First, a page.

And yet, I have still gotten a lot of writing done in-between running around.
I just finished my fairy-vampire novel, the first in a trilogy. The novel is called "Lace" and came in at just over 65,000 words. Camp NaNo (like November's NaNoWriMo wherein you write every day for a month) in April helped me finally get the damned thing done! I'm thinking of the subtitle, "Book One: The Fairy-Vampire Trilogy." But why limit myself? It could be a "series" and then I can write 2 or 10 books in that universe. Still thinking.
I wrote lots of new poetry in April as well.
A wonderful review came out for my latest novel: The Lostling.
Another wonderful review just came out for my brand new poetry book: Turn Left at November.
I also sold a poem to Asimov's SF Magazine called "Build a Rocketship Contest: Alternative Class A Instructions and Suggestions."
More about Camp NaNo: I love these challenges because I think it's so important for a writer to write every day if they can. I don't do that myself (because of the traveling and such) but I believe in it, and even without writing every day, I do an awful lot of it when I am home and in my off-seasons (I finished one novel in Dec. and one in April NOT writing every day.) Writing every day for a month during the NaNo challenges teaches that it can be done and the writing does not have to suffer for it. In fact, the writing becomes better and better as you push through blocks and hurdles to get it done. It's simple: you just write the next sentence. And then one more. And then one more. A daily pushing through various humps along the novel road is the answer to so many writerly troubles, and I have found that "writer's block" is just a myth, an excuse, a whine-time, something I did not know when I was a much younger writer who believed in all the writer myths and used them as excuses.
I never do messy writing or messy first drafts, though a lot of critics say NaNo is the worst thing for writers because it concentrates on word count and therefore quality MUST suffer. Others who approve of NaNo still say, "Allow yourself to write badly. Make a bad first draft file." Uh, no. I feel that's a total waste of time and there is no reason for that attitude! I am the kind of person who does my best as I go while daring myself to go out on limbs and take chances, but I never start out to "write badly." Not ever. Good writing or bad writing, either way, it's just a matter of sitting in the chair and typing and having a fun time. Why not sit there and do it the best you possibly can?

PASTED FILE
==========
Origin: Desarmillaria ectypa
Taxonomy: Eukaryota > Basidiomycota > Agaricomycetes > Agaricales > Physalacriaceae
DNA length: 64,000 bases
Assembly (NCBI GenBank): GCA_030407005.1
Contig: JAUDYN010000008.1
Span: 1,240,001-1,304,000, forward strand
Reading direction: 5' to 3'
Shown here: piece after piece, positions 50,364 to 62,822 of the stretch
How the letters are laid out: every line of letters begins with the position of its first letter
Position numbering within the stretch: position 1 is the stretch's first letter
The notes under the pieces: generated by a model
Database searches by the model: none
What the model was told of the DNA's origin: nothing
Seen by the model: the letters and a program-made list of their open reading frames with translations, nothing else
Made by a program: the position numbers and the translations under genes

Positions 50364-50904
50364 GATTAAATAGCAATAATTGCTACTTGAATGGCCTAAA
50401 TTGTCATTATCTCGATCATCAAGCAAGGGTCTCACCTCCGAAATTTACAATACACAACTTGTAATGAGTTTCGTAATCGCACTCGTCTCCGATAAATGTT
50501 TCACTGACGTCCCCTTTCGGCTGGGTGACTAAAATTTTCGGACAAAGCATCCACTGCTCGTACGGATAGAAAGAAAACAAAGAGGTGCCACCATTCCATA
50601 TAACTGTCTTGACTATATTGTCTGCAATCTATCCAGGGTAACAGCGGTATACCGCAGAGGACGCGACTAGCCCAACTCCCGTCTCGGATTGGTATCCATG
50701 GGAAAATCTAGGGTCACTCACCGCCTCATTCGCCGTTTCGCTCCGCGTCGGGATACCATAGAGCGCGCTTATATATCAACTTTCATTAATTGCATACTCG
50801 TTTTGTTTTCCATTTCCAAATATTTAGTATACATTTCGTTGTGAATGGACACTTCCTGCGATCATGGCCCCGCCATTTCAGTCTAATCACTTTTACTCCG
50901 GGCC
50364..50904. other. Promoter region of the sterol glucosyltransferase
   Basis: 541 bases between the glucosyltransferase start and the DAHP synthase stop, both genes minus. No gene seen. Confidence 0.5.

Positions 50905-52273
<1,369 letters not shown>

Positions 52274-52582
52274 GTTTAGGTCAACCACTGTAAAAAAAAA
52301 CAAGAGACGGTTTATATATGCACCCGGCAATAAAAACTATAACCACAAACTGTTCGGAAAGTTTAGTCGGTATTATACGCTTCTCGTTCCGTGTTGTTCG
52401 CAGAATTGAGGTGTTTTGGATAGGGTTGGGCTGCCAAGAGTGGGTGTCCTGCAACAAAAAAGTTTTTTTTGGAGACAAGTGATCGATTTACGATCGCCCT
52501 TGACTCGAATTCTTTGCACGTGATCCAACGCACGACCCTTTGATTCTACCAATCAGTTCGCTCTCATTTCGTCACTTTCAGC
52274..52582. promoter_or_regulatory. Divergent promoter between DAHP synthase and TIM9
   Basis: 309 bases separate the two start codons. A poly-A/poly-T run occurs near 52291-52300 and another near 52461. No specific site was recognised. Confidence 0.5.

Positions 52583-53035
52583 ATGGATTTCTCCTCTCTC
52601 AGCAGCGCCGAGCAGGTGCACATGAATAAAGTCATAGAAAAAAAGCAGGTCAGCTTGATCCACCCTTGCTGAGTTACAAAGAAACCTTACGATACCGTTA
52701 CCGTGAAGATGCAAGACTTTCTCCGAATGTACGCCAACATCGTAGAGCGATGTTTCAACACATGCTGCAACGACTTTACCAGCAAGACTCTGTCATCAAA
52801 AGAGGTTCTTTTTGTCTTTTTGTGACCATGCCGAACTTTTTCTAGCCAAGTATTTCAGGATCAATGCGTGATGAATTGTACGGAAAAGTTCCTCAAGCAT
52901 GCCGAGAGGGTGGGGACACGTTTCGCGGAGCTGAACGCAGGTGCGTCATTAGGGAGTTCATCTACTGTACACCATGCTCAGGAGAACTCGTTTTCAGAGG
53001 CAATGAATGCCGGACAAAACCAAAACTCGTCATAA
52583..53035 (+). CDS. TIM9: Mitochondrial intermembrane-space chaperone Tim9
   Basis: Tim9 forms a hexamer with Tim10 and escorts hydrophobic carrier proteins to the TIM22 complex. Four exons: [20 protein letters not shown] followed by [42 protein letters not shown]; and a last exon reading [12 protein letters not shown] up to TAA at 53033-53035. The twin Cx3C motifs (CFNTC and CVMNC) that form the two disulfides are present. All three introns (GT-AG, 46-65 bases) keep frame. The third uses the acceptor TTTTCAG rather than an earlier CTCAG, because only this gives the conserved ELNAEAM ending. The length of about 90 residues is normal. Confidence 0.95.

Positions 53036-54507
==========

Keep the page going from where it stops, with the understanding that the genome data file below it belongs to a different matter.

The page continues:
I have had days of over 2000 words of some of my best writing ever, so there is another myth squashed: that writing slow produces better writing. In fact, slow writing allows way too much of the critic's voice to come into play, and that is the great destroyer of the muse, as any artist in any field from singing to acting to painting can tell you. The critical voice inside every writer wants that writer to fail even if it's saying "rewrite so you can be better." Don't listen! This is a critical lie and it destroys internal "voice" and stunts all natural storytelling. The critical voice wants to browbeat you until you give up, and then it can say, "I told you so; you're not good enough." This critical voice must be bound and gagged and sent off to a deep, dark dungeon.
I research on the fly so everything is new and fresh and stimulating. That's just me. Others do it differently. There is no right way. But for me, I have a ton of experience, so it's fairly easy to trust that my subconscious mind knows what it wants to do and how to do it. I let it loose to play and that works for me amazingly well in ways I could not see when I was so young. Trusting the subconscious mind to know what it's doing might sound crazy, but seriously, it produces the best results. It does not ever let me down. Maybe I can do it without qualms because I write so much poetry, and poetry is for me like dreaming, but I honestly think it's a method that can work for anyone. Staunch the critical voice and let go. It's like fairy magic!
So my first drafts come out pretty polished. Thus, writing every day only hones my skills. I do not turn out fluff just for word count. I concentrate and work hard and do my best writing this way. Goofing off, playing around, writing just one paragraph for the day-- that's when my writing suffers. So I do recommend this course of action. Of course, these are just suggestions! Everyone is different.
I leave off with a new poem for today.
in the middle of the night road
a swaying lanternbut no ghost
-- Wendy Rathbone